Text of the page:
The objective of this scenario requires me to depict braided hose.   One way to do this would be via photorealistic rendering.  The scenario must contend with certain scalability and printing issues  (pen plotter compatibility) that lends itself towards a pure vector graphics solution.  I’ve got just the tool for the job.

I first create the construction geometry necessary for the curved cylindrical tube.


The LOFT command uses the two circles as profiles, and the spline as the path.  The resultant surface serves as the base for the morphed texture pattern.


The STSC_uvVectorMap routine is a two stage command.  The UV parameter space of the cylinder needs to be transformed to 2D. The Ribbon/Plug-Ins/Vector Map/XYMap button calls the appropriate command (CPMAP).*

The 2D mapping will always be near the WCS origin.  If the drawing contains other, non-related geometry in that same area it may be advisable to freeze/hide that until the vector mapping operation is complete.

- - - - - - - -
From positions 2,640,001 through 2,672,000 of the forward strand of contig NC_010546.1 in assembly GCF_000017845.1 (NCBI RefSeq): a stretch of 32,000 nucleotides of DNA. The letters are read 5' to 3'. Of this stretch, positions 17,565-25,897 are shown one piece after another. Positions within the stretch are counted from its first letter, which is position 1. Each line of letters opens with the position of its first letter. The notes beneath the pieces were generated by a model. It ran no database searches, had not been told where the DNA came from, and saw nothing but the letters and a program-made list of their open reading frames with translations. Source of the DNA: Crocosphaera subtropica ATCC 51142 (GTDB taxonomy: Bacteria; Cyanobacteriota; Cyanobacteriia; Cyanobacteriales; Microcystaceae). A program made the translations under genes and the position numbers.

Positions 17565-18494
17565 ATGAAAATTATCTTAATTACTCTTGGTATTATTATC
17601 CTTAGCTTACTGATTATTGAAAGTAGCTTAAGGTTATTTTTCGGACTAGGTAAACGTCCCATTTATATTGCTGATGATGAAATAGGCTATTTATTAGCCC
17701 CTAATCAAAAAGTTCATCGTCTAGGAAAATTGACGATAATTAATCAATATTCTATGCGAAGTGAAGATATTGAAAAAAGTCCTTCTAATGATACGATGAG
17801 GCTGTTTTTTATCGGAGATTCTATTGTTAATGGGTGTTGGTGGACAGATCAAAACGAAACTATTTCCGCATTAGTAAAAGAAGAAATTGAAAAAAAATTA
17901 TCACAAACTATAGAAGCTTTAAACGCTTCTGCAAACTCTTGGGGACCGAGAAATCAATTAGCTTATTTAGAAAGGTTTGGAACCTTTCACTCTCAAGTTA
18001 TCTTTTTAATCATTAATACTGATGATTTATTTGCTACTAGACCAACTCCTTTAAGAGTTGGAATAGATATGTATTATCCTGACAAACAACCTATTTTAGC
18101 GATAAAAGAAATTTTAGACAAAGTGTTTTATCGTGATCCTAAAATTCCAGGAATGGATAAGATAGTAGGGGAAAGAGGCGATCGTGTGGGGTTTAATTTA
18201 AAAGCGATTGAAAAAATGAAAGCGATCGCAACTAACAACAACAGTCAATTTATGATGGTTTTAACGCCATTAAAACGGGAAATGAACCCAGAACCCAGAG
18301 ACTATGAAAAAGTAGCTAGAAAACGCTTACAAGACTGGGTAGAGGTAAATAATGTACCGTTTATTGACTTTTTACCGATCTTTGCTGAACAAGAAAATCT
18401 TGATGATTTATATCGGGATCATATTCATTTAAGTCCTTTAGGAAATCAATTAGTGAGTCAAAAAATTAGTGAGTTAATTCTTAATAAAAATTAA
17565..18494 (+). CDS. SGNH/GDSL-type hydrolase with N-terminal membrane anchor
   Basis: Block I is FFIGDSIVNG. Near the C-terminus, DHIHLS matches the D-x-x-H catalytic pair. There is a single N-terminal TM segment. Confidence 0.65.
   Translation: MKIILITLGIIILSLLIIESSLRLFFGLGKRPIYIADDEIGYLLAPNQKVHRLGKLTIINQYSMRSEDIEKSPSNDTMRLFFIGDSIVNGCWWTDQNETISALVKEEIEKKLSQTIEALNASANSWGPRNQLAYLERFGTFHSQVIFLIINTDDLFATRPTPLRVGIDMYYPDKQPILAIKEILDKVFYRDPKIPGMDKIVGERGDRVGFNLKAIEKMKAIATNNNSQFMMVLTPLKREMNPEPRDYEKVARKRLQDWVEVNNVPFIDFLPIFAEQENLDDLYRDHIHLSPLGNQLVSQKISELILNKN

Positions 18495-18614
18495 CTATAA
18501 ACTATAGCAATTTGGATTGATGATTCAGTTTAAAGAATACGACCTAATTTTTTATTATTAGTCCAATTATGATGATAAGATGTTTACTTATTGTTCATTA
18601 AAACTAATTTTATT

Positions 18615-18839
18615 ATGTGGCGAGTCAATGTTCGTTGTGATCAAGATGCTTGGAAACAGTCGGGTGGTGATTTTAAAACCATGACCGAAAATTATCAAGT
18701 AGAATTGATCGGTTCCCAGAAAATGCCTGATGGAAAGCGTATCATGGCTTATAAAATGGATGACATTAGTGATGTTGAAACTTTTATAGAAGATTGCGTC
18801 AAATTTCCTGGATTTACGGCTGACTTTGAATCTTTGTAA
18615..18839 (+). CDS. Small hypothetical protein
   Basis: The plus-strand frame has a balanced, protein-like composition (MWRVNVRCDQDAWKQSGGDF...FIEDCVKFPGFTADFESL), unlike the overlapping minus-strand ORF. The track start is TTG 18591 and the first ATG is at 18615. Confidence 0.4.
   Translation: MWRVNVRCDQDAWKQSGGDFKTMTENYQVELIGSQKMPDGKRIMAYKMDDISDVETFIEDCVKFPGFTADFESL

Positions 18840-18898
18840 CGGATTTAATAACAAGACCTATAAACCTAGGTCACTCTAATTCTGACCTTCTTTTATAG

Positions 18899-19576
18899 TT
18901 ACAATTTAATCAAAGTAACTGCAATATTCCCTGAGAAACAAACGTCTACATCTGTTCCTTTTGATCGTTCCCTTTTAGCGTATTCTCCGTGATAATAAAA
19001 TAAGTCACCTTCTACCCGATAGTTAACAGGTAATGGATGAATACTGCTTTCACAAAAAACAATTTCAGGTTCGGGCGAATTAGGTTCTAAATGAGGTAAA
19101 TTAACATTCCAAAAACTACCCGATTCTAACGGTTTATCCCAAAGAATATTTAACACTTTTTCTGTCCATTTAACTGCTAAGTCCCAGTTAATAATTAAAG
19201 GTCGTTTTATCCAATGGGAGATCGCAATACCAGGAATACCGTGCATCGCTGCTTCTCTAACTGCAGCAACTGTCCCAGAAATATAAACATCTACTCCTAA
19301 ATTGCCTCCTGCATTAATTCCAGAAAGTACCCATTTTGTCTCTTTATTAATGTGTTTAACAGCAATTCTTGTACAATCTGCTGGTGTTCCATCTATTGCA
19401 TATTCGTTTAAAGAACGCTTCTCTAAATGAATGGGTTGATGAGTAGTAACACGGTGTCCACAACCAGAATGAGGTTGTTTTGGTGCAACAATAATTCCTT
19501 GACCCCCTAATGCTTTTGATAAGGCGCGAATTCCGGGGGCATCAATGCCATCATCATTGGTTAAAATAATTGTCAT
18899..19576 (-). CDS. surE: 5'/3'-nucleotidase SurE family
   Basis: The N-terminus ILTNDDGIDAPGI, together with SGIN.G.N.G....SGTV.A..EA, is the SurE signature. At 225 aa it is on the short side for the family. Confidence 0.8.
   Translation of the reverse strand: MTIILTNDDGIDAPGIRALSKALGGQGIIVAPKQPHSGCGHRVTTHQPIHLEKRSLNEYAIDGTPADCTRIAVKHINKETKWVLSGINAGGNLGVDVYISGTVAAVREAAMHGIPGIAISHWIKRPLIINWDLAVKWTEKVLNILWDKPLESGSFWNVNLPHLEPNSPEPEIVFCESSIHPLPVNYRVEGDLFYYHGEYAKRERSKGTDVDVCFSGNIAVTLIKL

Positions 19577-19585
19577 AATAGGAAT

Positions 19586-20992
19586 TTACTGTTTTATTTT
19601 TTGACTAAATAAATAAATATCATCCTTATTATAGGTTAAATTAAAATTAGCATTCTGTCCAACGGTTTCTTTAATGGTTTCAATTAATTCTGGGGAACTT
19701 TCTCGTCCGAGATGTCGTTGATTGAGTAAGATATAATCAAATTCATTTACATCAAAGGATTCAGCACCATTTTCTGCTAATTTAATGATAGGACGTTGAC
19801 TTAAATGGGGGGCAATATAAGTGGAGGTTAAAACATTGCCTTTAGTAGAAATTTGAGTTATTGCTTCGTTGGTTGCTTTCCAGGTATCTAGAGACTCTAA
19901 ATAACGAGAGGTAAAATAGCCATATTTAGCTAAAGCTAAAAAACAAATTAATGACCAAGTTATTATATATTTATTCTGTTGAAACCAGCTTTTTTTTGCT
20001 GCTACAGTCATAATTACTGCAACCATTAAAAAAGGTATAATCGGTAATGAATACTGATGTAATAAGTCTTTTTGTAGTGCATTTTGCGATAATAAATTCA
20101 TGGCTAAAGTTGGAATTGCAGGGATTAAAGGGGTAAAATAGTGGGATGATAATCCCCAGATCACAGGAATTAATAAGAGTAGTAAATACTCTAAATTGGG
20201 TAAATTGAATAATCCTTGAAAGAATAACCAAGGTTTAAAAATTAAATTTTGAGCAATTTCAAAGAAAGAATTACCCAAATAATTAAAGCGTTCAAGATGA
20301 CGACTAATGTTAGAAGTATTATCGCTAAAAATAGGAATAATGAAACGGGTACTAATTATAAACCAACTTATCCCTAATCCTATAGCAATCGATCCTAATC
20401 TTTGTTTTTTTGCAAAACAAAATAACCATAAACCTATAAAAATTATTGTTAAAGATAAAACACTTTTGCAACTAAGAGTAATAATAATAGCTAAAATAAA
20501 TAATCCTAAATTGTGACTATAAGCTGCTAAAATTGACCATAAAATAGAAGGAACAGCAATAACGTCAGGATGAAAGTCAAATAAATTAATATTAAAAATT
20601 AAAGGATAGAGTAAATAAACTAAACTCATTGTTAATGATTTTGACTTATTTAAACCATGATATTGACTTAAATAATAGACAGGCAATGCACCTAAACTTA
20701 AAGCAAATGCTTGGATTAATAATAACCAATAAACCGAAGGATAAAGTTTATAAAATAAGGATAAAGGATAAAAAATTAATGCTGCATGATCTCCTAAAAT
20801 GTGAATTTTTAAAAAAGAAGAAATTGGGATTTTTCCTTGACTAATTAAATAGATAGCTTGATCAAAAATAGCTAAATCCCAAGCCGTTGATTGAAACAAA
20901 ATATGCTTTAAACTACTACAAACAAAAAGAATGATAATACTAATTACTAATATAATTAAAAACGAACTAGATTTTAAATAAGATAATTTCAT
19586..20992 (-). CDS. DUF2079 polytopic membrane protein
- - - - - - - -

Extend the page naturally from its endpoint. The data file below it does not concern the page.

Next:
The “Canvas” returned by the CPMAP procedure will be a block reference.  The rectangle in the block represents the full UV Parameter Interval associated with the surface.  A possibility exists that this interval extends beyond that of the picked surface due, perhaps, to a previous Trim/Boolean operation.  Trimmed edges will be included in the Canvas, so coordinating geometry placement should be possible.  The Canvas also includes data about the original surface. This data allows coordination for subsequent procedure calls.